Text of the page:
With 30 days to go, the GDPR is rapidly approaching. As of the 25th May, all websites serving visitors and customers in the UK and Europe must be GDPR compliant. Is your business ready?
Let’s start with a short disclaimer. We are not lawyers. This blog post is not legal advice and is for informational and/or educational purposes only. Any reliance you place on such information is therefore strictly at your own risk.
Essentially, please seek legal advice about GDPR compliance if you haven’t already done so. Only qualified legal professionals will be to give you and your business the best advice.
GDPR effects every element of your business
Affecting all databases, marketing, sales, HR and accounting, the administrative implications of the GDPR are huge. It’s important to stress how important it is that you, as a merchant, are embracing a holistic approach to your compliance. The onus is on the merchant to ensure all third parties processing customer data are compliant. Third parties can include mail delivery systems, loyalty schemes, even accounting software.
As an account manager in the Ongoing Success department, I have been helping our retainer clients work towards becoming front-end compliant. The purpose of this blog is to get you thinking about the kind of questions you need to be asking about a) how data is collected on your site, and b) how you communicate to customers what you’re doing with their data.
How are we asking for data?
The biggest front-end changes for most of our merchants have been to address the tightened regulations around explicit consent for data collection. New rights of the Data Subject (anyone providing identifying personal data) means the elimination of:
- Blanket or bundled consent.
- Consent by default.
- Consent as a condition of sale, service, or general Ts & Cs.
Pre-ticked checkboxes, complex legalese and confusing double negatives will be a thing of the past. The individual must give a specific statement of consent via a “clear affirmative action”.
Language that is “concise, transparent, intelligible” should let the Data Subject know what they are consenting to, and who they are giving consent to (including any third parties). This means any marketing tick-box copy & behaviour needs to be examined and amended, including efforts to gain separate consent instances for data collection for the purposes of marketing. A great example from Sainsbury's below:
Can customers delete themselves from our databases?
Another key GDPR change is the Right to Erase or ‘to be forgotten’. This demands individuals be able to easily withdraw their consent for data processing if there is there is “no overriding legitimate interest” for the Data Controller to hold it. It also states the individual has the right to erasure of their data when processing is no longer necessary in relation to the purpose for which it was originally collected.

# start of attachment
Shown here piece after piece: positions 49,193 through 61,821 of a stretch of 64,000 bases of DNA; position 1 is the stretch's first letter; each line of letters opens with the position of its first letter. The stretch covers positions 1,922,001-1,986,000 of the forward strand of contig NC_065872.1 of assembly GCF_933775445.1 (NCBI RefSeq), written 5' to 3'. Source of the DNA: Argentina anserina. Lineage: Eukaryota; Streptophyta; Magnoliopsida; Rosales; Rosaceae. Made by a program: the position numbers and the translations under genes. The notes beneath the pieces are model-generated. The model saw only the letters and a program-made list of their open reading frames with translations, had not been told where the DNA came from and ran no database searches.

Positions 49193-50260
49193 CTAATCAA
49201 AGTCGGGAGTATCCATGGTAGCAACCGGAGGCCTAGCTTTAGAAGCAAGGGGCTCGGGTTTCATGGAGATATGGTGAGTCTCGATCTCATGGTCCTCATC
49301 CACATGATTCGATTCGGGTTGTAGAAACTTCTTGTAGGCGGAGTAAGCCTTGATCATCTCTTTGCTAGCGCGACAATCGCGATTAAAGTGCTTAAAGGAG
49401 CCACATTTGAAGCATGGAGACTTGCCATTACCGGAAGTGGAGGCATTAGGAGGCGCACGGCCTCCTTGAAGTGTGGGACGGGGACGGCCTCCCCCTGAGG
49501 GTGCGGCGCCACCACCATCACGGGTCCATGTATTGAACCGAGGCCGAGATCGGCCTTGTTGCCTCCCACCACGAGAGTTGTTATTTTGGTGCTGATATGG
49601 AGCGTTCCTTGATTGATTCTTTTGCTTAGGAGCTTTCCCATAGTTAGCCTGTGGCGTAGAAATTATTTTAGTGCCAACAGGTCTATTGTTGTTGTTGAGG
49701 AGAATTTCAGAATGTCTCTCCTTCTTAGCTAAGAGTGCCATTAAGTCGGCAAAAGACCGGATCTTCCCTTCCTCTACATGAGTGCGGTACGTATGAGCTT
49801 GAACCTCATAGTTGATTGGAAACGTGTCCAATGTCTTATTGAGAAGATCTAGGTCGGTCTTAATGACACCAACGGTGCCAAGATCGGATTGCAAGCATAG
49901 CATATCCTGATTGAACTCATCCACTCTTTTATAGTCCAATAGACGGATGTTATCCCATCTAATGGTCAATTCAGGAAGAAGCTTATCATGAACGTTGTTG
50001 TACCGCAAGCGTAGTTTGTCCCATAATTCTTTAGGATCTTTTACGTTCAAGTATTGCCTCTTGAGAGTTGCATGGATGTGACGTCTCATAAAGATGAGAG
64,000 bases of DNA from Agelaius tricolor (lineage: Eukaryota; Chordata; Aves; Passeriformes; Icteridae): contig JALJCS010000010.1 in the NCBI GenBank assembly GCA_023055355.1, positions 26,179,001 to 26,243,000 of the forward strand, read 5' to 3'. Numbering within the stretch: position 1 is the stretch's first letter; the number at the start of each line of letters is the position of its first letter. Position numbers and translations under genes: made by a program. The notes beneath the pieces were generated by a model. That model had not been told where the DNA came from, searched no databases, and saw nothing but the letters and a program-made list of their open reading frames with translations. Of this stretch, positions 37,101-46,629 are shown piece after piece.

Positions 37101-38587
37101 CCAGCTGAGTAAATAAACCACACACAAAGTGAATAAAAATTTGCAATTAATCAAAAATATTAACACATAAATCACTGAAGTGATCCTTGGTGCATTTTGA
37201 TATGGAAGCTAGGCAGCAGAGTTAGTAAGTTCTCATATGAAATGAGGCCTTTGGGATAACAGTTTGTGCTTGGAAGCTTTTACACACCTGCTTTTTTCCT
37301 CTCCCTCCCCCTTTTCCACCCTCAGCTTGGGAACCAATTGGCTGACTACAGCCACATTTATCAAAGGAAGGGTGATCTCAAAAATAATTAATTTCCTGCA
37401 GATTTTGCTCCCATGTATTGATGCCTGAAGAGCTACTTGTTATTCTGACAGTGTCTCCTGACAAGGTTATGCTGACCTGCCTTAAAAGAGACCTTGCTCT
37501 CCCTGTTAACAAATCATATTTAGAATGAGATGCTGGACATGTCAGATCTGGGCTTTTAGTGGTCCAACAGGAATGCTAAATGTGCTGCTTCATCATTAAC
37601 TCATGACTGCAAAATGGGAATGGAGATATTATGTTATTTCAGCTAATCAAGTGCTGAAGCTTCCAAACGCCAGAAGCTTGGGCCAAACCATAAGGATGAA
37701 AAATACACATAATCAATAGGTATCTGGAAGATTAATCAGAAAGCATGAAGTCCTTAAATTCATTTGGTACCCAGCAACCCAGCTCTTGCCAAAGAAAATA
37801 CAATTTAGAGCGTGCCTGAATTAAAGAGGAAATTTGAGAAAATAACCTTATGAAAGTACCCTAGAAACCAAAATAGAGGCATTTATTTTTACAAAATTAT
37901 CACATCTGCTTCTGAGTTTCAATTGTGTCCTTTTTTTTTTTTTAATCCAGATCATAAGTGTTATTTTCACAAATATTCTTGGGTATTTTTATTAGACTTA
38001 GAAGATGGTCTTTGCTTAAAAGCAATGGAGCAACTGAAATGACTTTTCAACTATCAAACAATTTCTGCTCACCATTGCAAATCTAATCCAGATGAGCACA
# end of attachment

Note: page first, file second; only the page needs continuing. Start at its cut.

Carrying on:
Shopify only allows the full deletion of customers with no transaction history, however, having a record of a transaction would arguably count as an overriding legitimate interest for you hanging on to their data. So your primary concern should be how to delete customers with accounts but no transaction history.
Shopify has made it clear that the onus will be on the merchant to put in place an erasure process, so make sure this is addressed on your website, outlining clearly to the customer what their rights are dependant on whether or not they’ve made an order on the store. Merchants with complex loyalty or membership schemes involving storage of data in custom fields/third-party apps, or those who push customer info into an ESP, need to have a defined process in place for a GDPR compliant deletion.
What are we doing with our cookies?
The Data Subject’s right to consent also applies to cookies. Cookies’ unique pseudonymous identifiers mean they qualify as personal data, so to be compliant, websites must gain individual consent via a clear affirmative action.
It’s important to note that though the ICO does, in their Cookie Guidance (extract below), make a distinction between necessary cookies (for example those that track ‘Add to Cart’) and those used to track users for social, marketing or sales use (Facebook or Rakuten tracking pixels).
However, it’s best practice to offer customers the option to remove all Cookies. This can, of course, be done with a warning that it may affect the performance of the site.
Are all our policies clear and obvious?
The Data Subject’s Right to be Informed means that privacy, cookie and T’s & C’s pages need to be thorough and well referenced on the site as well as utilising “concise, transparent, intelligible” language. The ICO recommends a few approaches but most popular will probably be an unobtrusive layered approach (short informative notices containing key privacy information that have additional layers of more detailed information):
Or a just in time model (“relevant and focused privacy information delivered at the time individual pieces of information about people are collected”):
In all cases, to be compliant it’s imperative that the customer has easy access to a breakdown of exactly what personal data will be collected and how it will be used.
What do we need to do right now?
The first step is to sit down with your own lawyer and your appointed Data Protection officer to audit your site. Make a list of all instances where data is being collected or referenced. If you are asking customers to consent to data collection, record why and how you are asking for it. If you are using non-essential cookies, record what their end use is. When asking for consent, ask it is written in a clear and intelligible way. Work through the list looking at how each instance can be made compliant, in line with the backend process changes being made.
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